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Brain Imaging Center Faces FDA Woes, Lawsuit

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The Brain Imaging Center at the University of California, Irvine, quietly stopped human experiments in February 2012 after government inspectors discovered tainted drugs, unsecured radioactive materials, and other problems, according to Rex Dalton of Voice of OC, a nonprofit investigative news agency in Orange County, California.

The university and the center’s former director also face a lawsuit from a former researcher at the center who says he was fired in retaliation for trying to address problems there.

The Food and Drug Administration conducted four inspections and issued a report on May 3, 2012, citing 19 areas of concern, Dalton’s story says. He quotes an FDA spokesman:

The inspection team observed some violations of current good manufacturing practice.

According to Dalton, the FDA said the center manufactured radioactive compounds tainted with impurities and used them in at least 168 patients. The FDA spokesman said the agency would not allow the center to resume manufacturing radioactive drugs without an FDA inspection “to verify the adequacy of the facility.”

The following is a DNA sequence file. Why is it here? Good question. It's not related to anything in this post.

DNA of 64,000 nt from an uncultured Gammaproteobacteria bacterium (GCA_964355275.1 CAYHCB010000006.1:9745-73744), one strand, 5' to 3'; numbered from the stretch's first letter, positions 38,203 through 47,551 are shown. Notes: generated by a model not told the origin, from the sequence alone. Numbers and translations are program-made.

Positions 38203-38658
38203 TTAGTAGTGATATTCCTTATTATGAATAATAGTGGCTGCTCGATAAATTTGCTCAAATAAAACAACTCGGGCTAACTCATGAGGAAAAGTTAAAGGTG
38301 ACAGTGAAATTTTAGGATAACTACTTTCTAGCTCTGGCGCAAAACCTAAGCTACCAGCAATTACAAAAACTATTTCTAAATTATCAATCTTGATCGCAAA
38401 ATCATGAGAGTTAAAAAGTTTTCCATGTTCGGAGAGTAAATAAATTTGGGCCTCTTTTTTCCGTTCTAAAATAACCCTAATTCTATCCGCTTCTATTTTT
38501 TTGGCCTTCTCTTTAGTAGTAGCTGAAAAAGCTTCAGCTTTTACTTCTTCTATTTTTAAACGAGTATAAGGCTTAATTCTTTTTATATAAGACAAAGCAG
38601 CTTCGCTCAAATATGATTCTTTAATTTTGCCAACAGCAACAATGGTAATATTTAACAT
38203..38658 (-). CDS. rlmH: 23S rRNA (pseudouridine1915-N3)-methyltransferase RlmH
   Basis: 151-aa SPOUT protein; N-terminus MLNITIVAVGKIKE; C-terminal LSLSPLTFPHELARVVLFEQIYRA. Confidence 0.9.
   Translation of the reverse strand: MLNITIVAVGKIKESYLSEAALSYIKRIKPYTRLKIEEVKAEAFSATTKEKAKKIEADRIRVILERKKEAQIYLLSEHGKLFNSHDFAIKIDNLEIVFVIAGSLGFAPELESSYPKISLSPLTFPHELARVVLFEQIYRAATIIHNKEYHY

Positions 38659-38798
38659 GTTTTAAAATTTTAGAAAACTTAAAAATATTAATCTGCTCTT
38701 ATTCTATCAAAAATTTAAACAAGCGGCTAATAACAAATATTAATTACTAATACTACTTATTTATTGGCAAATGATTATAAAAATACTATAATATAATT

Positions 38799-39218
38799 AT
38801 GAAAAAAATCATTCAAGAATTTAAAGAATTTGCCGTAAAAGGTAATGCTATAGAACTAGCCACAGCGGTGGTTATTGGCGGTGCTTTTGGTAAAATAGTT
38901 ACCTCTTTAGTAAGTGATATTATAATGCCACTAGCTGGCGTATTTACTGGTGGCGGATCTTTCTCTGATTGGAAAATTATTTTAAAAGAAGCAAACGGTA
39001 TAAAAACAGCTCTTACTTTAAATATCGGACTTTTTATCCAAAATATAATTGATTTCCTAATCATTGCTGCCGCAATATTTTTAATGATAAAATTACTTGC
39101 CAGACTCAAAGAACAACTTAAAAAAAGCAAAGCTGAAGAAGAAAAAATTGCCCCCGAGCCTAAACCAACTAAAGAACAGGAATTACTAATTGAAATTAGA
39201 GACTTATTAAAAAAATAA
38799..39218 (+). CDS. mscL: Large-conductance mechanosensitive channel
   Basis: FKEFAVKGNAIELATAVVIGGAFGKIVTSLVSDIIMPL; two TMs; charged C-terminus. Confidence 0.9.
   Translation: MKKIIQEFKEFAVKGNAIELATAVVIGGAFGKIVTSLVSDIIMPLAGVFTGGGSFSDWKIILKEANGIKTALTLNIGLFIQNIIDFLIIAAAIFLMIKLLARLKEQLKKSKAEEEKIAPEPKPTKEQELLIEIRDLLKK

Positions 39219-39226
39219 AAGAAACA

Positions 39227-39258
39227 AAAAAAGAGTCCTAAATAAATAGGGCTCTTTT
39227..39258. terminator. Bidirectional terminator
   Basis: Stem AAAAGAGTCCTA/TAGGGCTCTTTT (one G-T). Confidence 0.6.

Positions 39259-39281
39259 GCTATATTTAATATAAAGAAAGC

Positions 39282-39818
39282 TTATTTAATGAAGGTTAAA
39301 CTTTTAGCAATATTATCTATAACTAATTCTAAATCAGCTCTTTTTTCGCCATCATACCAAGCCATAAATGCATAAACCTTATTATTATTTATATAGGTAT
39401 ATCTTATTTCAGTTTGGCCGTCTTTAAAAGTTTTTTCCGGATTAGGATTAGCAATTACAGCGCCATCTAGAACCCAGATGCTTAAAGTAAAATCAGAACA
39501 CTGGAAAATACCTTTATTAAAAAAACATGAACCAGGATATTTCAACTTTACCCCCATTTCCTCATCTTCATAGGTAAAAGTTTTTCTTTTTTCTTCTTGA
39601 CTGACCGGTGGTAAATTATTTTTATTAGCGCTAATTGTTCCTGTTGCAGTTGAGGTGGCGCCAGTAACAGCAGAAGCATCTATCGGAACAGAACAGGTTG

A report by the Radiologic Health Branch of the California Department of Public Health found that licensed radioactive materials had been stored unsecured for five years until early 2012, Dalton’s story said. It quoted the report as saying the door to the lab that contained radioactive isotopes wasn’t lockable.

In July, the story says, Carl Taswell, MD, PhD, sued UC Irvine and former Brain Imaging Center director Steven G. Potkin, MD, among others. The lawsuit says Dr. Taswell and another researcher were fired after trying to correct problems, including “deplorable” lab conditions. Dalton’s story says Dr. Taswell’s attorney, Louis C. Cohen of Agoura Hills, California, issued a statement saying the following:

Dr. Taswell had the integrity to take action and did not ignore his duties as a physician. He promptly reported these patient, worker, and community safety issues to his supervisors, and when they failed to act, to appropriate government agencies. Within a few weeks, he was fired.

Dalton’s story quoted a university spokesman as saying the center’s radio-chemistry lab was closed in February 2012 because of “irregularities.” The spokesman said some equipment remained available for regular clinical testing of patients. Other university officials declined interview requests.

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